Assistive Technology and MFL

I completed my dissertation based on the topic of “Dyslexia and MFL learning”  two years ago. At the time I was concerned by the number of people getting exemptions from studying MFL, even though I was convinced that these students were exceptionally able.

Dyslexia and other literacy issues are so common nowadays that unfortunately many  students are reluctant to learn a foreign language. This leads to them avoiding picking MFL as a subject or requesting to opt out of it if it’s compulsory. Given the prevalence of literacy issues today, this number of people avoiding learning MFL is growing constantly. This is something that concerns me greatly- the more people that study MFL, the better of course! Of course, literacy difficulties aren’t unique to MFL. Lots of students struggle to complete written homework in any subject, given how frustrating it is for them.

Help is at hand, thankfully. Assistive technology is an excellent and innovative way to engage otherwise reluctant MFL learners. Many students with literacy difficulties lack confidence in their writing abilities and therefore may tend to write as little as possible. Writing can be so time consuming for them that even completing heavily differentiated homework from all subjects can take a long length of time. However, it’s worth remembering that written and reading work are only two of the five MFL skills. The other three should be perfectly accessible to students- listening, spoken production, spoken interaction. It’s worth telling students this to give them a confidence boost- they CAN do it!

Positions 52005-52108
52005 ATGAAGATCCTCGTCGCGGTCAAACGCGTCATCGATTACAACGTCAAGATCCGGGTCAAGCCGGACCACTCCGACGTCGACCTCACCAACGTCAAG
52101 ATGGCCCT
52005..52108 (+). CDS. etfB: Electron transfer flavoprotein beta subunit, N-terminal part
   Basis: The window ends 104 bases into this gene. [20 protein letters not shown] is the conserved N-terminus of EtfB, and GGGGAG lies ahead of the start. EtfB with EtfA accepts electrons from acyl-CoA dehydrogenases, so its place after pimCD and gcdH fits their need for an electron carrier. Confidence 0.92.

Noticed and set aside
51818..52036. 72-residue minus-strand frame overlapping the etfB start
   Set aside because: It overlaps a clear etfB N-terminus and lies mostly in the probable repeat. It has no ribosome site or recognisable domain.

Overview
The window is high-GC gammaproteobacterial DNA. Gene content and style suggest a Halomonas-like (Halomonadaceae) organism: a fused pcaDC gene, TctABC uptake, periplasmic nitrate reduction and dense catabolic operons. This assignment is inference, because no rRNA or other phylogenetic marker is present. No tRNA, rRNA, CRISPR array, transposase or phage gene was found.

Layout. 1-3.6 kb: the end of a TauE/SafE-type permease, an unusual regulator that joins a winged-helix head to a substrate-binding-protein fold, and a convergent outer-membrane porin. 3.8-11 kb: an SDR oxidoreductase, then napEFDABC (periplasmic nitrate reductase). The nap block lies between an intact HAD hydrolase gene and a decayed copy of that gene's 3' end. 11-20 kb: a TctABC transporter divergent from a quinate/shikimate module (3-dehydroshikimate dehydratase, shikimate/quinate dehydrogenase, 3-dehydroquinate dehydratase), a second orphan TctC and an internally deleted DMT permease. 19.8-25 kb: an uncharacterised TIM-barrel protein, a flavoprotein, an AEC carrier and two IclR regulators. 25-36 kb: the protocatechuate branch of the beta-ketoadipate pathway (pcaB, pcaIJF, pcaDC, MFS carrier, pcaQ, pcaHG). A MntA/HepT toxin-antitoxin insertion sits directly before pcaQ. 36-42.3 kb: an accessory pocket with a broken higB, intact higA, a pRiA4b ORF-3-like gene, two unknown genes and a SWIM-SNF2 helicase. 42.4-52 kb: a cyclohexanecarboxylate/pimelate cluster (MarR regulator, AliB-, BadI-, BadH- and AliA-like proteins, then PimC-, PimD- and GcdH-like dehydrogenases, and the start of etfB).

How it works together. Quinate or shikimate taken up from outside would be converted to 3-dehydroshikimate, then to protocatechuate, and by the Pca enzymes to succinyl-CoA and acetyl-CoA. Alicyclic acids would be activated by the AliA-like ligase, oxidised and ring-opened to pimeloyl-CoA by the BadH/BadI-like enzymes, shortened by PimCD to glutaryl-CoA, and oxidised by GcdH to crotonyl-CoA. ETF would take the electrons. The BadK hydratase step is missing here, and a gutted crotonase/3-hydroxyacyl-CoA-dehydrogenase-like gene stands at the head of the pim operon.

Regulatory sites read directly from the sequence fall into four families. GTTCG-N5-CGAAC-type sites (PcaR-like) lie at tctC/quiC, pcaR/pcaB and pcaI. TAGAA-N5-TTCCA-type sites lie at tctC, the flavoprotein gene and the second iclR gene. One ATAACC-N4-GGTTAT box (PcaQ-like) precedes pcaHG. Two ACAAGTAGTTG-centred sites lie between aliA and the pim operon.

An excellent way to overcome issues with written work and reading work is by using assistive technology. Voice to text and text to speech technology is freely available online in lots of different languages ( an example of a Voice to Text website is here and an example of a Speech to Text website is here). Headsets with microphones are needed for this (they aren’t overly expensive- lots of students may already have them at home). All the student has to do is simple speak into the microphone (after choosing their language of choice) and the words appear on the screen. This can then be printed or saved. This is also a wonderful way to prepare for Classroom Based Assessments where redrafting of previous work is required. Text to speech is also excellent for preparing oral work or perfecting pronunciation.

This software is such an excellent asset to the student and a wonderful differentiation tool. Some students with literacy difficulties find writing and reading such a time-consuming ordeal.  As a result, we as teachers don’t always see the extent of their capabilites. It’s particularly wonderful to see students eventually able to communicate their ideas without having to struggle using a pen. May I add that this software isn’t just for students with learning difficulties- it’s wonderful for all students. Some of my students have found Text to Speech particularly useful before oral examinations.

Have you tried it before? Let me know.

 

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